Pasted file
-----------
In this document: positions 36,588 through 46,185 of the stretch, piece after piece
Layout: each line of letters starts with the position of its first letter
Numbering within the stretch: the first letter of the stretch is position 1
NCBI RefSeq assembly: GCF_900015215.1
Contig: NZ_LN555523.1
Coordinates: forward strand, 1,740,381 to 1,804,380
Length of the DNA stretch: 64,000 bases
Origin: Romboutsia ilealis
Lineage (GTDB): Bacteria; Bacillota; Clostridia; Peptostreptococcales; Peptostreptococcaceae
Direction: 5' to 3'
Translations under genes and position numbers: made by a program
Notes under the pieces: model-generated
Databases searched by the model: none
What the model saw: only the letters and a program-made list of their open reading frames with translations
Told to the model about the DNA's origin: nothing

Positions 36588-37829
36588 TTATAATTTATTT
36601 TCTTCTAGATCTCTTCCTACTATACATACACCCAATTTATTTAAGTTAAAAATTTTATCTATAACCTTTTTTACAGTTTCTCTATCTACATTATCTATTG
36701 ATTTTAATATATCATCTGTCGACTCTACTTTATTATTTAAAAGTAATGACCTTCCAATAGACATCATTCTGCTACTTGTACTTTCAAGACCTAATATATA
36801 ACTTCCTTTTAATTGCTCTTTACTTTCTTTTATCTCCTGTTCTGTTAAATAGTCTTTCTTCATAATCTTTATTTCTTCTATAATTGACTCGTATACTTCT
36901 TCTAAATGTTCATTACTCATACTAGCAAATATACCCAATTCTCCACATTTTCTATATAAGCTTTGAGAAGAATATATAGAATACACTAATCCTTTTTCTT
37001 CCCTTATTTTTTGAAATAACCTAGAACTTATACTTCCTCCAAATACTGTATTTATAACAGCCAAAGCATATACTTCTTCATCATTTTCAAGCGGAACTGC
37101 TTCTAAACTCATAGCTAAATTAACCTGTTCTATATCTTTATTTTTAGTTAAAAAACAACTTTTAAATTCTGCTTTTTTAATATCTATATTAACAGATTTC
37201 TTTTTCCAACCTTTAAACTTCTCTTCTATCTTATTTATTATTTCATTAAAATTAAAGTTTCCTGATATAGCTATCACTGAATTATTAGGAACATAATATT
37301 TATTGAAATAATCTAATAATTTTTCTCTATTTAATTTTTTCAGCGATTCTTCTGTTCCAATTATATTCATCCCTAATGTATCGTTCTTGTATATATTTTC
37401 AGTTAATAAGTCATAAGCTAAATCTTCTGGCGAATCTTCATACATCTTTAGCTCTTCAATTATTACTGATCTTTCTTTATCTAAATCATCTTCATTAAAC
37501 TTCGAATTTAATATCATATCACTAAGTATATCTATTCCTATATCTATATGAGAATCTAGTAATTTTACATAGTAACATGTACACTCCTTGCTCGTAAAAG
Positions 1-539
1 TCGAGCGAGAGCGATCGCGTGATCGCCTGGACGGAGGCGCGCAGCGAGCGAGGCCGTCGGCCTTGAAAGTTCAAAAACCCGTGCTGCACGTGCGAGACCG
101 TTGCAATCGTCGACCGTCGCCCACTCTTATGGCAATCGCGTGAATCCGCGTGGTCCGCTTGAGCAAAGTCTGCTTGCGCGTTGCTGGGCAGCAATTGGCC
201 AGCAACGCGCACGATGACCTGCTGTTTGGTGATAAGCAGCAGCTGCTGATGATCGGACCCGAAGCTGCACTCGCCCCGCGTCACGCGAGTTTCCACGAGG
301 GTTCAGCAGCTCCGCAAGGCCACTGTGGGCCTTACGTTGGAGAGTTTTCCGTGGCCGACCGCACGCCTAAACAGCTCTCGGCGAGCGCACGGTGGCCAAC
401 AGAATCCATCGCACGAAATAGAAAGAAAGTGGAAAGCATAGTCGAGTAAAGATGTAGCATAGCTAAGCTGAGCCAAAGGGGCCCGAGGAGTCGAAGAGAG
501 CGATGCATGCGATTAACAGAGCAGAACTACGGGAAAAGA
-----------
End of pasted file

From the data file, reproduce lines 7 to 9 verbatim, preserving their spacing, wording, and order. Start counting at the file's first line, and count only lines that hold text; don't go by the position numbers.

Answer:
Length of the DNA stretch: 64,000 bases
Origin: Romboutsia ilealis
Lineage (GTDB): Bacteria; Bacillota; Clostridia; Peptostreptococcales; Peptostreptococcaceae